FIG. 2 illustrates, as an example, a portion of a screen display 182 of the display unit 18. In particular, an array of pixels comprising sixteen rows (numbered 0 to 15) and twenty-four columns (numbered 0 to 23) is depicted wherein the rows are incremented from top to bottom and the columns are incremented from left to right such that a pixel denoted as P(0,0) is located in the first row and first column of the array, and a pixel denoted as P(15,23) is located in the sixteenth row and twenty-fourth column of the array. A full screen display may generally include a pixel array of 640×480 pixels, 800×600 pixels, 1024×768 pixels, or 1280×1024 pixels.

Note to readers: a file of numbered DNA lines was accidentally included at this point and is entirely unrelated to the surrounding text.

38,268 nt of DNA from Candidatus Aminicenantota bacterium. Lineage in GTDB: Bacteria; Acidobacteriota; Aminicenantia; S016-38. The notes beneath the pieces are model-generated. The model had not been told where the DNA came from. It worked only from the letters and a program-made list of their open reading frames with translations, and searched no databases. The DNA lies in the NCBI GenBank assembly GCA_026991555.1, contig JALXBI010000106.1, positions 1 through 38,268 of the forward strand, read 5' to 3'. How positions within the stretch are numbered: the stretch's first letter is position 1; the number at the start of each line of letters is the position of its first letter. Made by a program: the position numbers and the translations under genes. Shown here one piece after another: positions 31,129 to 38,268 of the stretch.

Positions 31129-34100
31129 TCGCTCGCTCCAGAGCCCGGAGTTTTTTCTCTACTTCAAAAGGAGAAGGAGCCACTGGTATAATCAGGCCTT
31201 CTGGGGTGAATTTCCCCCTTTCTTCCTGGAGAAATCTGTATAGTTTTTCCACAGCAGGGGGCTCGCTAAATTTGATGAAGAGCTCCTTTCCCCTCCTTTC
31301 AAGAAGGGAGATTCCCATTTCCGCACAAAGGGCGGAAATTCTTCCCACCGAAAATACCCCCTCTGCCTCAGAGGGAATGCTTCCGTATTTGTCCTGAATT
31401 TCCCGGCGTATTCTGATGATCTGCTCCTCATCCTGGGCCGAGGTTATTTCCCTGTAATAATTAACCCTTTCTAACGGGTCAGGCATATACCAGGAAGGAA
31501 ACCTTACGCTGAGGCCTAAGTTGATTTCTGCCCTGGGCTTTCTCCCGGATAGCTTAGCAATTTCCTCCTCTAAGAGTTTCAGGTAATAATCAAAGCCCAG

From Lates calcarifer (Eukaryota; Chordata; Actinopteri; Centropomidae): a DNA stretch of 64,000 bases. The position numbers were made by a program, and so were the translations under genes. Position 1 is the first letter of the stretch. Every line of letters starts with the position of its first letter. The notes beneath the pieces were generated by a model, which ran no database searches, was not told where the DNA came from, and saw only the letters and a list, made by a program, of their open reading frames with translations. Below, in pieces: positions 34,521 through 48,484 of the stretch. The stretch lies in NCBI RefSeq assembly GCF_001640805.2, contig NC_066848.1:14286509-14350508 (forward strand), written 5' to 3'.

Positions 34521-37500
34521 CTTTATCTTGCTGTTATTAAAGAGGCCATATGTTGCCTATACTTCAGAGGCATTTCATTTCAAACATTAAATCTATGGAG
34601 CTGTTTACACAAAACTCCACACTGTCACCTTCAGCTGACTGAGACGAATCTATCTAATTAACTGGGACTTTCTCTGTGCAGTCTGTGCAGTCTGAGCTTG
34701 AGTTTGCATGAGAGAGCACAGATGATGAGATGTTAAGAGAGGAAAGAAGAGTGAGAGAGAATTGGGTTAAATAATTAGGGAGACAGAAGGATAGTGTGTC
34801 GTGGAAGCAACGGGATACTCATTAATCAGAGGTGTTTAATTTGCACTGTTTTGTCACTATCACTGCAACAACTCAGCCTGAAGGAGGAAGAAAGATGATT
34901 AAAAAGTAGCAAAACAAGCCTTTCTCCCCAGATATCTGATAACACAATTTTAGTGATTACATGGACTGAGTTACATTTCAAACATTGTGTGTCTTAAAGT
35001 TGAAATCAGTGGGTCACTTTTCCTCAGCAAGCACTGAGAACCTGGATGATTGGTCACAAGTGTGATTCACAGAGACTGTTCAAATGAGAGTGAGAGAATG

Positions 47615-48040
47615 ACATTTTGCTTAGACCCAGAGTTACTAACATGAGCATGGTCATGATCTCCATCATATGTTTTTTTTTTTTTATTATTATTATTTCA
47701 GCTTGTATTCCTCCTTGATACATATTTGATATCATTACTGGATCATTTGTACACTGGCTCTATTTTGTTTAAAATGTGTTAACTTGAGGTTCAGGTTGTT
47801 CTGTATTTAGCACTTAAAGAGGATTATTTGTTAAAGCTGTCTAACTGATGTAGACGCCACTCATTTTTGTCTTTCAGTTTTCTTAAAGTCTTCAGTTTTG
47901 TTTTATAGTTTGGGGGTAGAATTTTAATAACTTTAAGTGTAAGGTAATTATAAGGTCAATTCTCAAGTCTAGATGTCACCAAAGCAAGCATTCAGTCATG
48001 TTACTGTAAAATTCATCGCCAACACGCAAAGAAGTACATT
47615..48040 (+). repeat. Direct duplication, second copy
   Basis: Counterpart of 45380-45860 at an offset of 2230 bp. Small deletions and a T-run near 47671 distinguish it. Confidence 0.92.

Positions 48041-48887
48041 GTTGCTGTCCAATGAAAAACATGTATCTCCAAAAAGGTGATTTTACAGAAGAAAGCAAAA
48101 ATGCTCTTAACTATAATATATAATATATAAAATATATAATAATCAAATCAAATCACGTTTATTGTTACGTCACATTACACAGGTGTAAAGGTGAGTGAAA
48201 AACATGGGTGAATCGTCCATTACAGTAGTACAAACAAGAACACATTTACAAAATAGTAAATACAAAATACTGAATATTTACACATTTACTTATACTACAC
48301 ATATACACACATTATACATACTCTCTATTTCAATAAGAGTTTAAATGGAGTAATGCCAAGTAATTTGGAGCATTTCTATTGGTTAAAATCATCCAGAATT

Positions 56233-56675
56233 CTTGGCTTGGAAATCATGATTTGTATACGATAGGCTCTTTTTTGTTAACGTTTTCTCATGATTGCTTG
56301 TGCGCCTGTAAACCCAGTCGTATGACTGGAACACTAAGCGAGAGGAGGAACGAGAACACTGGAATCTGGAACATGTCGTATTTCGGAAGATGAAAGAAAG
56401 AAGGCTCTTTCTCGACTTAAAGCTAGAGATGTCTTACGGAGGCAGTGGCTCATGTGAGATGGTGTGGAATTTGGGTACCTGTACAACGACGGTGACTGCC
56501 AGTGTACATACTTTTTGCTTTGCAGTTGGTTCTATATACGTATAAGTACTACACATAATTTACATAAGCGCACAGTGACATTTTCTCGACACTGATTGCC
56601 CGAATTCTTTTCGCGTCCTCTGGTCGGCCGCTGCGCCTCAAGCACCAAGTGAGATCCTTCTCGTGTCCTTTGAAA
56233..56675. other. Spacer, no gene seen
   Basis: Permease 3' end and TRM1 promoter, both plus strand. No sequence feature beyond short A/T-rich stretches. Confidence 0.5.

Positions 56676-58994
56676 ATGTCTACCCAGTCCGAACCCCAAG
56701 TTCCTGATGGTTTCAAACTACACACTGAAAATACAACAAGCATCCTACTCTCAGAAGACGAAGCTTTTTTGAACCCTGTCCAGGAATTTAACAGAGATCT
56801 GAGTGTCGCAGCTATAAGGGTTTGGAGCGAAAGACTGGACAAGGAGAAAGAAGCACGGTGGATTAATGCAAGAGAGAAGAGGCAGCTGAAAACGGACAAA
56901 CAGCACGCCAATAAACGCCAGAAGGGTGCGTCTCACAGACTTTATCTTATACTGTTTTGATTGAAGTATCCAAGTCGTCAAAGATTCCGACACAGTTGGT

Also depicted on the screen display 182 is a rectangle or block of pixels defined, for example, by user manipulation of the pointer device 26. The block is identified by a start address, a width "W", and a height "H". In this case, the start address is referred to as a destination start address and is defined as the address in display memory 22 containing a first byte of 888-RGB color-space formatted data corresponding to a pixel (e.g., P(4,8)) indicated by an X in the upper left hand corner of the dotted rectangle. The destination start address is generally selected by "dragging" the pointer device 26 to the pixel indicated by the X in the upper left hand corner of the dotted rectangle, and clicking a button associated with the pointer device 26. Driver software for the pointer device 26 and the VGA controller 20 then maps the thus selected pixel to a destination start address in the display memory 22 and provides such address via system bus 16 so that it may be stored in a register 224-11 in the VGA controller 20 by the host processor 12. Also in this case, the width "W" is generally the number of bytes corresponding to the number of pixels in the horizontal direction of the dotted rectangle, and the height "H" is generally the number of bytes corresponding to the number of pixels in the vertical direction of the dotted rectangle. The driver software for the VGA controller 20 may also calculate these values and provide the width "W" and height "H" via system bus 16 so that they may be respectively stored in registers 224-7 and 224-8 in the display memory 22 by the host processor 12.